Dean considered several seminaries for his next steps in his journey. Growing up in West Michigan and attending college, Dean sensed he needed to broaden his perspective for the next step in his journey. “I knew that growing up in West Michigan I always had an inkling that I needed to explore the bigger broader world.”

In the fall of 2004 Dean began his first year at Princeton Seminary. Sitting in class, more questions weighed him down. He wondered, “What am I doing here? Why am I here? I went, I followed, I explored who I am throughout college, and I am not feeling this is exactly where I need to be. I had a lot of doubts about being away from home, being away from community where folks knew me.”

Christmas break of his first year in seminary was pivotal for Dean’s journey. Spending time with his family, Dean risked voicing his questions to his family. By New Year’s Eve, Dean decided to check out Western Theological Seminary, located in his hometown of Holland, Michigan. By the end of Christmas break he was provisionally accepted to the Master’s of Divinity program at Western Seminary.

Once again mentors came alongside of Dean in his journey. They had confidence in him, his gifts and his calling. Spending two semesters at Western Seminary, Dean began to “get a sense of, I can do this.” Dean decided to transfer back to Princeton. He was dating a fellow classmate, Andrea, and both wanted to be together.

Dean flourished after returning to Princeton. “The last three semesters at PTS were a solidification and confirmation of the exploration I did throughout this process of discerning my call.” Dean got a chance to practice his skills and live into the questions. Facing death, as a hospital Chaplain, he learned what it means to sit with those pondering human suffering. Finding his preaching voice Dean learned the pastoral rhythm that he read about as a Jubilee Fellow. Dean also got a chance to synthesize and articulate his own theology of ministry as he reflected on his pastoral identity. Returning to the words of Chaplain Cooper, Dean passionately recounts, “We all carry a common vocation to be a faithful witness for Jesus Christ. I want to help the Church be that witness.”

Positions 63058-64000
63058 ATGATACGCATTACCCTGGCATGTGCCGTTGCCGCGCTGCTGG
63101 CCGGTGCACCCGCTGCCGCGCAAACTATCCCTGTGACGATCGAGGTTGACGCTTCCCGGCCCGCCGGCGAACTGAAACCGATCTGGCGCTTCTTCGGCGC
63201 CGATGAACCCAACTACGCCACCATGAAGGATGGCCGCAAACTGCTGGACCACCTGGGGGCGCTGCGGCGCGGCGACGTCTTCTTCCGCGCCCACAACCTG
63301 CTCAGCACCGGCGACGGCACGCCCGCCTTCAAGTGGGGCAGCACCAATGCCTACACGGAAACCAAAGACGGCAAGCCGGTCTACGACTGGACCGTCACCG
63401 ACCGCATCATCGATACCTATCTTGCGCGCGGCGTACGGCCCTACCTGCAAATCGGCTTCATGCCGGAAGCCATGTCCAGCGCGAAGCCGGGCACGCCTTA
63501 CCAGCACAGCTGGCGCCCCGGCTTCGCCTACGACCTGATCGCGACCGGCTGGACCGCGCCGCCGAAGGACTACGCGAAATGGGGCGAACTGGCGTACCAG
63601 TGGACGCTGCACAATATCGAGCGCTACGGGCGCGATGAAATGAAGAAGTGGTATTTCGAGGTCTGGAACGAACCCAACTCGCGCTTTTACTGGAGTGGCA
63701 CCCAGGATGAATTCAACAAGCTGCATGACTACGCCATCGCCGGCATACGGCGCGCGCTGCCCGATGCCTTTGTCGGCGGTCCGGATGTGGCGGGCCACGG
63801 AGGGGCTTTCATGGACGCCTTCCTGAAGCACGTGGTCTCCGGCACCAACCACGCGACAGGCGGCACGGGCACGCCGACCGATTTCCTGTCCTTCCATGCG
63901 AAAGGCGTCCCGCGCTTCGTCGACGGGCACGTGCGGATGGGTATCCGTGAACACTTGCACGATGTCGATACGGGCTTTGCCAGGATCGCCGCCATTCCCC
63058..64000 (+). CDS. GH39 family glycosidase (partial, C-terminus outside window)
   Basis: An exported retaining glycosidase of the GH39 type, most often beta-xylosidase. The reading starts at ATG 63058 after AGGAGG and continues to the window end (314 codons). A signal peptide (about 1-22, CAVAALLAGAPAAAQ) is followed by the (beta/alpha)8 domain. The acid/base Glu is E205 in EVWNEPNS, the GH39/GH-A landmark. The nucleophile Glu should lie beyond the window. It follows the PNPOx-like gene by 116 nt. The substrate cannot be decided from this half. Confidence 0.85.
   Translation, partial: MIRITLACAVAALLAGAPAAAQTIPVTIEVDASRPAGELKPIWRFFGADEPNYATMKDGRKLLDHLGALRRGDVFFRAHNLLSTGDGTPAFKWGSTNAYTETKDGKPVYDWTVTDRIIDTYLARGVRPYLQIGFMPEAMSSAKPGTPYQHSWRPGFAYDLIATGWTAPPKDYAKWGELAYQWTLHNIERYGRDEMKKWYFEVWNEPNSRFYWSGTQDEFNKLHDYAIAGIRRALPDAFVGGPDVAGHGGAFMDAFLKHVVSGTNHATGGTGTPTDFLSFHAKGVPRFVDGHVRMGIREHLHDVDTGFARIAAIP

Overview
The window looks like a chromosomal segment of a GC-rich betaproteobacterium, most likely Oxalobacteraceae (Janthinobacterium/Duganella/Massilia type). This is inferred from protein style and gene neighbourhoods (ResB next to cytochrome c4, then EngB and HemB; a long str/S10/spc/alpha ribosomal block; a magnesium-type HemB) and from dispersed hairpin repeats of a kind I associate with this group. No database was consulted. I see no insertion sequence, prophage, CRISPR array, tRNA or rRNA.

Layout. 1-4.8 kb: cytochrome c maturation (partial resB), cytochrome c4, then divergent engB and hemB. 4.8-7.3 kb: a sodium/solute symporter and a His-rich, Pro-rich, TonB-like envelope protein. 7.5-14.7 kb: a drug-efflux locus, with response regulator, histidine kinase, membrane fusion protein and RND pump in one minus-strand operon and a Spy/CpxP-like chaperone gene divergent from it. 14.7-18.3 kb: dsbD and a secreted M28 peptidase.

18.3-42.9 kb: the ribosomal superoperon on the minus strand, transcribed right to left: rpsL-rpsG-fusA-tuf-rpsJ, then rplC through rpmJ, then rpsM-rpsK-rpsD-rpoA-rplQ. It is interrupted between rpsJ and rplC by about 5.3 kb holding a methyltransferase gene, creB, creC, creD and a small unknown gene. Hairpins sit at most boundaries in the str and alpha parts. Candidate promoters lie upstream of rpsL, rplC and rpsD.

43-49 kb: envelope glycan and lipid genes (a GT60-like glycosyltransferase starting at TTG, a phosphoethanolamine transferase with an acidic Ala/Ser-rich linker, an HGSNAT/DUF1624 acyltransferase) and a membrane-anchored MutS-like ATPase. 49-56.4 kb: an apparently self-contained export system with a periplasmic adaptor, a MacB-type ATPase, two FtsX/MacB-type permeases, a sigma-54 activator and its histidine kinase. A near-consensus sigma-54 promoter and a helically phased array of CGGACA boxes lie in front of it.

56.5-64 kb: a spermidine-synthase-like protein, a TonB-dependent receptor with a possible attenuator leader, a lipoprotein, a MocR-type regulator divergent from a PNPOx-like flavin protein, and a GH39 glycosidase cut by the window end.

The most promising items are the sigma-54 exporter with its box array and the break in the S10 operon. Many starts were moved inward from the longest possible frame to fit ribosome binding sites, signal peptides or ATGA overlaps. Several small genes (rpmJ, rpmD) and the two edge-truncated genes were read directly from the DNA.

Dean does not embark on this journey alone. Newly wed to Andrea Haughton in the fall of 2006, the couple realized, “Our gifts are complementary and we’re better together that any one of us can be alone.”

Looking for an ordained call, the last step in the process of becoming a pastor, is challenging enough for an individual. However, it can be more challenging for clergy couples. One doesn’t just apply for a church job one day and get a job offer the next afternoon as in other professions. The job search involves committees and months of applying and waiting. Not every church is a good fit.

In October 2007, the waiting period ended as Dean and Andrea accepted calls to serve at Second Presbyterian Church of Bloomington, Illinois. Both will be serving as full time Associate Pastors. Dean will be an Associate Pastor for Outreach and College and Andrea a Pastor for Family Ministry. “To have two full time positions right out of seminary wasn’t in our wildest dreams, but they called us to them and we praise God for that.” This next step in their journey is exciting and is bound to bring more questions about how to serve the church together. But, as with other steps in Dean’s journey, living the questions in the midst of uncertainty has opened him up to his vocation, “being a faithful witness to Jesus Christ.”

Other stories

The Fear Factor - Anna Hunsberger Bogertman '04

Unexpected Christian Passions - Deborah Lemmen '07

Obedience in the Moment - Matt Ackerman '05

Living Outside the Box - Nathan Brink '05